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TY: So have you had any classes like from those people who come there for three months to teach or something like that? TK: Oh, yes. I did have one. There’s one English teacher. When I was in eighth grade she came from England. TY: How was it like interacting with her? TK: Well, she’s actually a Tibetan. TY: Oh, she’s Tibetan. Okay. TK: But she went to England for her studies when she was a little kid. It was easy with her, you know. Speaking English and then all of a sudden if you think you can’t you just talk to her in Tibetan. CL: You said you went to Upper TCV in Dharamsala, right? TK: Yes. CL: Did you ever interact with any of the Westerners in Dharamsala that were just—? TK: The tourists? CL: Yes. Like in McLeod Ganj? TK: Not really. But a lot of guys they do. TY: How is your work environment here? How is interacting with like your coworkers or supervisors? TK: Over here? TY: Yes. TK: My manager, she’s really nice. Supervisor, he’s a good person. There are only like four or five guys there I speak with at work. TY: They are all Tibetans? TK: No. Who are Americans. Other than that there are other people who work in different departments that I don’t really . . . TY: Do you socialize with them at all like outside of work? TK: With who?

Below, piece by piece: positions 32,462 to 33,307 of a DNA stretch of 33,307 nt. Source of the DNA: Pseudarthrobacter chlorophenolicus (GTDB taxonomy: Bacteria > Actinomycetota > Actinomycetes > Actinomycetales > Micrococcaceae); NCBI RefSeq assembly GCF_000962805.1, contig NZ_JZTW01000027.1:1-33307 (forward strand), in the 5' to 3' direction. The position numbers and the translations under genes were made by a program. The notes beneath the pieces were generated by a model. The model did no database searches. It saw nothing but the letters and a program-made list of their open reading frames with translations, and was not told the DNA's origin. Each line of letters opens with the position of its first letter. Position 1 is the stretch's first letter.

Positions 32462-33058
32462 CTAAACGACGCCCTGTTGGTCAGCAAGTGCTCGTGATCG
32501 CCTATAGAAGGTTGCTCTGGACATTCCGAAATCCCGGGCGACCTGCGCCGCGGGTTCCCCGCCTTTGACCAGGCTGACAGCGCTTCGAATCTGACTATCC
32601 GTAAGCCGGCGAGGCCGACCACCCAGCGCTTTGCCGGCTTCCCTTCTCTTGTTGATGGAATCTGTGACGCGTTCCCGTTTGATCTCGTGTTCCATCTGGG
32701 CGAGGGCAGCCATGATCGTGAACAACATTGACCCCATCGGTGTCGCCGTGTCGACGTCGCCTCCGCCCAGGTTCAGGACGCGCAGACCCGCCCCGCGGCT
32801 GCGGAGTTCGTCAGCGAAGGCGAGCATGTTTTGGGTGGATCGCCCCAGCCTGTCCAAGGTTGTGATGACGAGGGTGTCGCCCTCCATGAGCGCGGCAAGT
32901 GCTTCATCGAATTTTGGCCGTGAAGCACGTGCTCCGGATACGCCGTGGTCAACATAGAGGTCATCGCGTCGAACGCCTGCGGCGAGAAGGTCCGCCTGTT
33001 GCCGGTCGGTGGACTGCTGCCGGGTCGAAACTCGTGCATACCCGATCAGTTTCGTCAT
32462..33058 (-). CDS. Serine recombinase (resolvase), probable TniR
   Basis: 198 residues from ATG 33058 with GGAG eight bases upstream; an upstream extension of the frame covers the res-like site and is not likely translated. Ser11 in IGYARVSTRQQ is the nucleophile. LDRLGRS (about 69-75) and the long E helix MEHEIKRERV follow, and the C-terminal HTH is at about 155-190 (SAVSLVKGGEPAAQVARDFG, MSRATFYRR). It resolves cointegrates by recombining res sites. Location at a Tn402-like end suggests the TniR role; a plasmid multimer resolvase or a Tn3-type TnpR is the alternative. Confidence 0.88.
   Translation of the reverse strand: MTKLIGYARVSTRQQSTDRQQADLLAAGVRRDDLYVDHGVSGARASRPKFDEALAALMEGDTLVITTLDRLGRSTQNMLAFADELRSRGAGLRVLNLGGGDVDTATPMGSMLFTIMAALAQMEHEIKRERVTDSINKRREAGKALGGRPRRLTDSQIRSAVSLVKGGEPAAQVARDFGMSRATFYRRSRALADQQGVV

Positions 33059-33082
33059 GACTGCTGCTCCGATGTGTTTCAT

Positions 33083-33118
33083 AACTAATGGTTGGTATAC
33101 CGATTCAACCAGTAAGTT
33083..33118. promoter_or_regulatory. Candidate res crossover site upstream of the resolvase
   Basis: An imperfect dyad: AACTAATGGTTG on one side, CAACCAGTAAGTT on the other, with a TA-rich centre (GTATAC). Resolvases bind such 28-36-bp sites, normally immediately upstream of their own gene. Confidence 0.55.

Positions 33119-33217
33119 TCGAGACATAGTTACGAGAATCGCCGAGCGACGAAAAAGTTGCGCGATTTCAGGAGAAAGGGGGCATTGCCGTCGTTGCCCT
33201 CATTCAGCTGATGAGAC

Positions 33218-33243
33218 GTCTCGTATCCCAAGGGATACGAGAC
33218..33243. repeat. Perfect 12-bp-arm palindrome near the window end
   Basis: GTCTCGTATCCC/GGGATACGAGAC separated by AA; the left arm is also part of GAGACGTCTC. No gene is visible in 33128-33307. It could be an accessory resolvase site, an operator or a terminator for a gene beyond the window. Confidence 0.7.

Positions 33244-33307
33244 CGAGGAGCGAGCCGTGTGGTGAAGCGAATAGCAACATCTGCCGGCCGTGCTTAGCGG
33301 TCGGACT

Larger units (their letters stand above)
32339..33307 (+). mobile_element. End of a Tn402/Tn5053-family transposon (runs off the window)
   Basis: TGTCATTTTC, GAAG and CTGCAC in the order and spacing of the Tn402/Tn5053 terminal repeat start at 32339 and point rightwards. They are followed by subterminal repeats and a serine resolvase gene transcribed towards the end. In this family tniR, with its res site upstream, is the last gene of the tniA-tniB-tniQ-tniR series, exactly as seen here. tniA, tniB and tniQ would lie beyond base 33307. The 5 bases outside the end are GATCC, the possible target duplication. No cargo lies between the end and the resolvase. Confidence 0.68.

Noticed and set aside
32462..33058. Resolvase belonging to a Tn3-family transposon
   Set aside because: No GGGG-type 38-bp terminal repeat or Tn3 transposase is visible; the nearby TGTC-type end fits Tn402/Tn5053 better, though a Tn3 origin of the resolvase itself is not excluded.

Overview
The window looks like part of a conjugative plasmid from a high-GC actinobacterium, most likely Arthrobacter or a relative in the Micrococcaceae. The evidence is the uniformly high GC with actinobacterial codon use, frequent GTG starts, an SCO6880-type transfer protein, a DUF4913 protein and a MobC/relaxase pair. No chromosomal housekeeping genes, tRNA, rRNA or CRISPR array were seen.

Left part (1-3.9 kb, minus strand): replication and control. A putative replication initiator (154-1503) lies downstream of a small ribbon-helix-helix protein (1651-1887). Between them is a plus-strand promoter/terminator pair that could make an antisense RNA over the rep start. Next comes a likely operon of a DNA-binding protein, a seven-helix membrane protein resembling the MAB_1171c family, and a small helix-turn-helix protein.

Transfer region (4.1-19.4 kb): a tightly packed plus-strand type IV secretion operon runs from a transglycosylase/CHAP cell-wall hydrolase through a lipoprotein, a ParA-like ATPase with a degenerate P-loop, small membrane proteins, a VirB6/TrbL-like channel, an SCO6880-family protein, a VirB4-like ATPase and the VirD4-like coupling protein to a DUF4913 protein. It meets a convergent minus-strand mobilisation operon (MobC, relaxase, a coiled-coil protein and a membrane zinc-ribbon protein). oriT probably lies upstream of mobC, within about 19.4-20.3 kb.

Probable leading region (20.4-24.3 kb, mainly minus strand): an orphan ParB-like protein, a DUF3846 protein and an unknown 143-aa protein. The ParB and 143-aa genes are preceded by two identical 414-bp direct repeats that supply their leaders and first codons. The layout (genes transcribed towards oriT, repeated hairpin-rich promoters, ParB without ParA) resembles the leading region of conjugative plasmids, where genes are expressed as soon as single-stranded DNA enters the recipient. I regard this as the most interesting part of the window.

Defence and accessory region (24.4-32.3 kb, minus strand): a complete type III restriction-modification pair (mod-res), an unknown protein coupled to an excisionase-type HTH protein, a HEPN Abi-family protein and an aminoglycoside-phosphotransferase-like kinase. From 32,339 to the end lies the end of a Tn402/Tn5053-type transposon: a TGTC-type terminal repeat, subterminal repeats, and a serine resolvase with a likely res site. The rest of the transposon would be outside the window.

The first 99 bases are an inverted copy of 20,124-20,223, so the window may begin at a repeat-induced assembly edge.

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TY: Like with your coworkers or anything? TK: Company party, maybe. Sometimes the company, they give us party, you know. TY: Are there like any particular things that you like at work or things that you don’t like? TK: My boss is nice. That’s why I like it. TY: You like it there. Like when you were in school and you weren’t interacting with students but you were at work and you’ve learned to interact with your coworkers and things like that, can you like compare the two? What was it about the students that you didn’t want to interact with them and what is it with—? TK: I don’t know. It’s easy for me to talk to an elder person, you know. Someone who’s older. So my supervisor, he’s like in his forties and manager, she’s in her fifties. So it’s always easy for me to talk to them. TY: So it was like an age difference? TK: I guess so. TY: How are you like adapting to the difference in culture? Like clothes, music, hairstyles, things like that? TK: It’s all right. TY: For example, in America like many people look forward to having a nice weekend and things like that. Do you tend to feel the same way? TK: Not necessarily, but if you are working like eight hours a day for five days, you know, like Monday through Friday you work and when the weekends . . . you do want to do something. You just don’t want to stay home and just let the day go, you know. TY: Did you feel that way when you were first here and working? TK: No. When I first got here I wasn’t—I didn’t started my job as soon as I got over here. It was after two, three months. So, no. TY: Like during those two, three months that you didn’t have a job and you weren’t going to school, what did you do around that time? TK: I just stayed home. TY: Did you have other Tibetans living around you that you talked to?